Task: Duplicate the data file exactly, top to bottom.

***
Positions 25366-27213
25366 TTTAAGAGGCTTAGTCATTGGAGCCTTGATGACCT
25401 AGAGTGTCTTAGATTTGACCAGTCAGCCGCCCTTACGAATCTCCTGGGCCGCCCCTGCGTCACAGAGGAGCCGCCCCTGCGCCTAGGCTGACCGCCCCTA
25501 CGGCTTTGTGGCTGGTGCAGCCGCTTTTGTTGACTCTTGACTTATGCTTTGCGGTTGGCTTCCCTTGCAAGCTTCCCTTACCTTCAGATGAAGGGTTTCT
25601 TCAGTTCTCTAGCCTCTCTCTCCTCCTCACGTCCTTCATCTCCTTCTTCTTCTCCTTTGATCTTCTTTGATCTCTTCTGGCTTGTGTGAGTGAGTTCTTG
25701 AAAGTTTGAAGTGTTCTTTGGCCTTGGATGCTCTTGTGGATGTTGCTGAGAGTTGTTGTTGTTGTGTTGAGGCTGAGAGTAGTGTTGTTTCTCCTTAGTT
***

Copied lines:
Positions 25366-27213
25366 TTTAAGAGGCTTAGTCATTGGAGCCTTGATGACCT
25401 AGAGTGTCTTAGATTTGACCAGTCAGCCGCCCTTACGAATCTCCTGGGCCGCCCCTGCGTCACAGAGGAGCCGCCCCTGCGCCTAGGCTGACCGCCCCTA
25501 CGGCTTTGTGGCTGGTGCAGCCGCTTTTGTTGACTCTTGACTTATGCTTTGCGGTTGGCTTCCCTTGCAAGCTTCCCTTACCTTCAGATGAAGGGTTTCT
25601 TCAGTTCTCTAGCCTCTCTCTCCTCCTCACGTCCTTCATCTCCTTCTTCTTCTCCTTTGATCTTCTTTGATCTCTTCTGGCTTGTGTGAGTGAGTTCTTG
25701 AAAGTTTGAAGTGTTCTTTGGCCTTGGATGCTCTTGTGGATGTTGCTGAGAGTTGTTGTTGTTGTGTTGAGGCTGAGAGTAGTGTTGTTTCTCCTTAGTT